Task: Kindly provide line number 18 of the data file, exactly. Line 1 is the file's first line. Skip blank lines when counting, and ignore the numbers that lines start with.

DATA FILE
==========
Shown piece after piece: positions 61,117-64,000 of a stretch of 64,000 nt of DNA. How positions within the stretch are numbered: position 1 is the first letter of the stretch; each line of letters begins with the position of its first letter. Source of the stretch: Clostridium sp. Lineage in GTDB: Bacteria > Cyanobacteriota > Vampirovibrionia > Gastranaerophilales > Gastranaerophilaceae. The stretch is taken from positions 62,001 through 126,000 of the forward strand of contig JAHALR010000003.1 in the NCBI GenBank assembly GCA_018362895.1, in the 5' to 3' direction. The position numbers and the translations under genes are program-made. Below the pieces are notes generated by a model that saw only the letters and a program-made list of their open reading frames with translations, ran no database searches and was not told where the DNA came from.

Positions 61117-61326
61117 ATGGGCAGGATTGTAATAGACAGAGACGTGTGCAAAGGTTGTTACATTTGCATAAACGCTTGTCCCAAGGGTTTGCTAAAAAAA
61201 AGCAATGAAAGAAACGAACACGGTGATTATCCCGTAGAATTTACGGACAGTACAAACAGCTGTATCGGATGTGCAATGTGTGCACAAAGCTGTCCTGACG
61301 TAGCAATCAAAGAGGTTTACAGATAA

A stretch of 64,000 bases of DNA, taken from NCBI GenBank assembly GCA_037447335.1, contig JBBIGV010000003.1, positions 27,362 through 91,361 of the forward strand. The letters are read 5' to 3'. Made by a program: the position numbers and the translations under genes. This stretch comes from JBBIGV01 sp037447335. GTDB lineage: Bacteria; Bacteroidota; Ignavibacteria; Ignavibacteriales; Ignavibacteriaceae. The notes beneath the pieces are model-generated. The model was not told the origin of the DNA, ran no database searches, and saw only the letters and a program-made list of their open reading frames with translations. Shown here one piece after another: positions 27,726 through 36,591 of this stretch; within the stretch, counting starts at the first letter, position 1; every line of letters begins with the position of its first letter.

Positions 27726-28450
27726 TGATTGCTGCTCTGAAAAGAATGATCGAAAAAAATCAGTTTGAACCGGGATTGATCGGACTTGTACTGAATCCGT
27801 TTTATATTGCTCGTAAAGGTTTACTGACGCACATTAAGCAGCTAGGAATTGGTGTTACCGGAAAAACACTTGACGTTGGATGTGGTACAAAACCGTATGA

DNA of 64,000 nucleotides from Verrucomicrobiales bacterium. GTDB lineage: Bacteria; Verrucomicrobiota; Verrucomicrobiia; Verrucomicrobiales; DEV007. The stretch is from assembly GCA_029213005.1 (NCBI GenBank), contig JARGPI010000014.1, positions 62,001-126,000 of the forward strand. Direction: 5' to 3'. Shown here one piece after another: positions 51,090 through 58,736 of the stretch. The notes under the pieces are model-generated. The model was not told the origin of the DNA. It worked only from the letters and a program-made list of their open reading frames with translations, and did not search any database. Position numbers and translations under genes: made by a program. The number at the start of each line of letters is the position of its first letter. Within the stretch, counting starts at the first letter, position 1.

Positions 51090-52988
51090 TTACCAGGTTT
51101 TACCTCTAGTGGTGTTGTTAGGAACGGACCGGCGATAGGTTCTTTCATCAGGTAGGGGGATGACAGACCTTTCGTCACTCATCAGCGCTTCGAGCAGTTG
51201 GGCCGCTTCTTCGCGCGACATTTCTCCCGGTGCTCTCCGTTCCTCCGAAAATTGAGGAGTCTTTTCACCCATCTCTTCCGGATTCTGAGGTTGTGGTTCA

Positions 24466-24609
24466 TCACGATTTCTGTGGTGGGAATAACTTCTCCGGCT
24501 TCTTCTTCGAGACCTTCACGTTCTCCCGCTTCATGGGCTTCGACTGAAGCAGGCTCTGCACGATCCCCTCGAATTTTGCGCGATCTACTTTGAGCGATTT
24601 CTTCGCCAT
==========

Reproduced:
24601 CTTCGCCAT